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The Brief

Care+ was a collaborative piece that saw my partner and I take on redesigning the patient information given out to heart and lung transplant patients at Heartwood Hospital. As part of this process we were able to conduct two sets of interviews, and I observed one of the initial patient information meetings during the patients assessment week.

See it at Reveal 2019

The project

We designed semi structured interviews with a few set aims. Exactly what it was that both patients and staff want out the information redesign? Was there any limitations to our ideas? Did they want a heavier focus on digital or physical? We found that both the staff and patients found the information booklets to be inaccessible, with far too much information to take on, and that they were rarely referred back to after the patients initial interaction with them. We also found that although there was no limits to our ideas, the solution needed to be as practical, and as accessible as possible, given the wide demographic of heart & lung transplant patients.

Our solution was a six part experience. The patient would be sent a Care Package as soon as they are referred to the Heartwood Hospital containing information on the hospital itself, it’s facilities, staff, and nearby amenities, making sure that their first visit to the hospital is a little bit easier and more familiar. Secondly, they would be given the first redesigned patient information booklet, containing heavily condensed information, along with more images and diagrams. Third, they would receive login details for the online services, this would consist of all the information from the booklet, but it in digital form, alongside videos, and photos. Next, during their assessment week at the Heartwood Hospital they would receive their second information booklet and they would be introduced to the DigiDoc, a smart speaker capable of answering any questions they may have, along with helping to keep the patient organised, and freeing up staff members time. Finally, following on from the operation the patient would receive their final information booklet.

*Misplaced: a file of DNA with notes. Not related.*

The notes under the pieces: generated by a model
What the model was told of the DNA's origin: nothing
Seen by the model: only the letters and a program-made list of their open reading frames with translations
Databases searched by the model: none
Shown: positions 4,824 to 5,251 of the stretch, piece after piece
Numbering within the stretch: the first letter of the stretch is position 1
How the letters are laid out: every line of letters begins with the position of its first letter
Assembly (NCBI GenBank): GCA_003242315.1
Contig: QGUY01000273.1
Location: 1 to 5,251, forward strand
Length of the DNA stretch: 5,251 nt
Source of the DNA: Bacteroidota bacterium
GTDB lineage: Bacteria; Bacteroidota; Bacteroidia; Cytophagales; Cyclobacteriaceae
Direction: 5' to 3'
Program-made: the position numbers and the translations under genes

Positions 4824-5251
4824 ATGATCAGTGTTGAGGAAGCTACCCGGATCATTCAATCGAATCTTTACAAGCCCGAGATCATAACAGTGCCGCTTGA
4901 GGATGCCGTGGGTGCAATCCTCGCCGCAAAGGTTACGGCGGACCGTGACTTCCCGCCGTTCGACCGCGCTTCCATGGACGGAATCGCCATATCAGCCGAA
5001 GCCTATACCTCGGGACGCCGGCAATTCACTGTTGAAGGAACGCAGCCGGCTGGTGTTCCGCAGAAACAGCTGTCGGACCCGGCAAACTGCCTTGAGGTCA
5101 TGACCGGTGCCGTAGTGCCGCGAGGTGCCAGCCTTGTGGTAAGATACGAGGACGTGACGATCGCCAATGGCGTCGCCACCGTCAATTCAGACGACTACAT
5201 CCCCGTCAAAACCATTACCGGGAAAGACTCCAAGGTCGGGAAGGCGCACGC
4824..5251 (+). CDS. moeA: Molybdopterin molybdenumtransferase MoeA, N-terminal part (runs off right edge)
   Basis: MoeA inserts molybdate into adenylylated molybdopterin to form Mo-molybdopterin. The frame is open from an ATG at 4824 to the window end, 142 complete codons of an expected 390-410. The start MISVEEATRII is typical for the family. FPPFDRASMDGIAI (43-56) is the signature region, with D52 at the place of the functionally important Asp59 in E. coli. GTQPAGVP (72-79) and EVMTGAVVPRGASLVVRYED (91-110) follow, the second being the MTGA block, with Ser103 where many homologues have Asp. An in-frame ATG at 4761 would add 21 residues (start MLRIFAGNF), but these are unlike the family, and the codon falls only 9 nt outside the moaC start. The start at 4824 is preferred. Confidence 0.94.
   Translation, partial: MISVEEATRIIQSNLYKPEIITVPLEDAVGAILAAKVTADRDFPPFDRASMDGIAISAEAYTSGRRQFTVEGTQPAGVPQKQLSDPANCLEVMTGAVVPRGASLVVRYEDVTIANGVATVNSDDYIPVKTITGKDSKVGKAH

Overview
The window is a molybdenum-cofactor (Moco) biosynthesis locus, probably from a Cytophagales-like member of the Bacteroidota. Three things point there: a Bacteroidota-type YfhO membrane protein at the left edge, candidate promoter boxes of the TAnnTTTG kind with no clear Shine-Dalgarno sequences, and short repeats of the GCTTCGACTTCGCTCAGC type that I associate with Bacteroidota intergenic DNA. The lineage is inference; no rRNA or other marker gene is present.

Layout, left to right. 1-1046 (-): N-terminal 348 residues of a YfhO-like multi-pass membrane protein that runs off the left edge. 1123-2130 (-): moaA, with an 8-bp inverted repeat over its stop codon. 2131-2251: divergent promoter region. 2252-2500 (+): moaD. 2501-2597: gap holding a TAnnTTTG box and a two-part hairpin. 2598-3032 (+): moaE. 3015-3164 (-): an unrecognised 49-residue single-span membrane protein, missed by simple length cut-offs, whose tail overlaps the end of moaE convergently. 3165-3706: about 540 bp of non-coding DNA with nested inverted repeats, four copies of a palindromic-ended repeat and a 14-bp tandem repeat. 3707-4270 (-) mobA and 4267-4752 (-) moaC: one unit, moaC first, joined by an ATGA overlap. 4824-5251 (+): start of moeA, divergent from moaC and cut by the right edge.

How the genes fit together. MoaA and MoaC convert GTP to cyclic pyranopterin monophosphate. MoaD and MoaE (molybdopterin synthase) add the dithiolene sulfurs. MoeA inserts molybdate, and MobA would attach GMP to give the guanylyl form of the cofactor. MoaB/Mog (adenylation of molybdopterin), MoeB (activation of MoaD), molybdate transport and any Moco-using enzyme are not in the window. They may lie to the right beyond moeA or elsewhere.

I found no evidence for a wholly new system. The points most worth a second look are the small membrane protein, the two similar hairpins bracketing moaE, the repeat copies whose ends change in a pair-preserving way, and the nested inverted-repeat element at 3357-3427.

We hoped that by breaking up the information into different parts, and increasing the number of ways the information could be accessed, that it would aid information retention, and patients would feel more comfortable at each step of their transplant. Not only this, but we hoped that it would help to free up members of staff’s time, meaning their time spent with patients would be more efficient and helpful.